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FHA Insider: FHA and the new condo approval process ... will lenders take advantage of this change?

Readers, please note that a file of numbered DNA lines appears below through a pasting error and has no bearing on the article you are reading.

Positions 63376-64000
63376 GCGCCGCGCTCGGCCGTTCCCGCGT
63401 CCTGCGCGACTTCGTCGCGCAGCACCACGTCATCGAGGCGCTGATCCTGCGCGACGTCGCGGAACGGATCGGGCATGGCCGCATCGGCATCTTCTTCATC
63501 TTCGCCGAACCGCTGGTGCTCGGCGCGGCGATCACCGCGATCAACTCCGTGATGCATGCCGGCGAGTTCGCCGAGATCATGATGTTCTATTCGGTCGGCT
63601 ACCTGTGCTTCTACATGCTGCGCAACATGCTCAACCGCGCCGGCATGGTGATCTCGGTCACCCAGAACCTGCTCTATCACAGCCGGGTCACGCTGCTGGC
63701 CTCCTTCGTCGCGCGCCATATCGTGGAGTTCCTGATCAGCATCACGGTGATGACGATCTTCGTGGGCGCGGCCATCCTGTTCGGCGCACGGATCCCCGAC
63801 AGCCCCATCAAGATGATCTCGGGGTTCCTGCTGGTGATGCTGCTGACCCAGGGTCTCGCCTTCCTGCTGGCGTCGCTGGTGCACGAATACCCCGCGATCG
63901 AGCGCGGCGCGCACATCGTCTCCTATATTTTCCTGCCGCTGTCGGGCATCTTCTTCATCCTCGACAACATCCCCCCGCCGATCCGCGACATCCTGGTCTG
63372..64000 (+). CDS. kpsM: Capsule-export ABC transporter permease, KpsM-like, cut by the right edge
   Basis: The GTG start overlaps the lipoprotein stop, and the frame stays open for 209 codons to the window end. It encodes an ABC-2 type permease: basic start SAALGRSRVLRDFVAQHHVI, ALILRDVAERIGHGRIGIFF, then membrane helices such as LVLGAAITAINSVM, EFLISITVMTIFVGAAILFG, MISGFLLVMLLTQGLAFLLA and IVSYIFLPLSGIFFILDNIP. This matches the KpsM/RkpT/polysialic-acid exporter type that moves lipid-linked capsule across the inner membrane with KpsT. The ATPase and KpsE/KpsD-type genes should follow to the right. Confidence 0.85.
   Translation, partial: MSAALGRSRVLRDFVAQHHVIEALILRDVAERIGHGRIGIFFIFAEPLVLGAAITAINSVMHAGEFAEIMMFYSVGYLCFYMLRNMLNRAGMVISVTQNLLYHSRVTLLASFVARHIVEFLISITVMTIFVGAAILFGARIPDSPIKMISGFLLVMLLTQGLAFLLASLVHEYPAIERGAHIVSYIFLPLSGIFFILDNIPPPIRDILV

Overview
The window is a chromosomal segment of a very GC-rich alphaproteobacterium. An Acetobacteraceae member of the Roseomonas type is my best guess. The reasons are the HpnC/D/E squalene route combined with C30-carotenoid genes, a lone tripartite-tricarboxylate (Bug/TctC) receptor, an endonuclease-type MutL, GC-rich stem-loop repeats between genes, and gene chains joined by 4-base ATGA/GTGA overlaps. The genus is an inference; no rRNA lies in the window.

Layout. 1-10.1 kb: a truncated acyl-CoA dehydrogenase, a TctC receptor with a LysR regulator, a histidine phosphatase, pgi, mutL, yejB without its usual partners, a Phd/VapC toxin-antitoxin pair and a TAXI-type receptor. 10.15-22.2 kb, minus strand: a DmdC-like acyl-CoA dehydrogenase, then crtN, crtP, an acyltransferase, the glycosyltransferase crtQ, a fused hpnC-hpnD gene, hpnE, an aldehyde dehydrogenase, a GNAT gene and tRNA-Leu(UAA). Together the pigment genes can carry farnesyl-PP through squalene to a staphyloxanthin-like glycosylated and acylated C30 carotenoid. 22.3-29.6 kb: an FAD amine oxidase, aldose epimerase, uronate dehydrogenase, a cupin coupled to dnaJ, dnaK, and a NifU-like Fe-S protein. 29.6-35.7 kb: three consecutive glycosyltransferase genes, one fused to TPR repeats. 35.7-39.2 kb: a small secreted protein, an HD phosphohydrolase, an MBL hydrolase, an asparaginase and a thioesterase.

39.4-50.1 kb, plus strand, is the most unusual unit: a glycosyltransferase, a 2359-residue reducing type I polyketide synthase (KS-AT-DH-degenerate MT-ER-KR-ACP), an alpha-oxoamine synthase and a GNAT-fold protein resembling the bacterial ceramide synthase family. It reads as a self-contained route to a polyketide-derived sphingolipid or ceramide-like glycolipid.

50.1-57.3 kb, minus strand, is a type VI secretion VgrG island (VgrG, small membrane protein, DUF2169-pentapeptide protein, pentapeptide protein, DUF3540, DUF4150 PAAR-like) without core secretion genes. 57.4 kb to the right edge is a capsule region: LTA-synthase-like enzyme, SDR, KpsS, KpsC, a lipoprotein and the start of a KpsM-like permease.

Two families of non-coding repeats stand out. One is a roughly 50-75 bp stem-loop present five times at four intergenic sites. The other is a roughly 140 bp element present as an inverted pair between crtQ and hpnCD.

Jeff Mifsud
Sep 28, 2009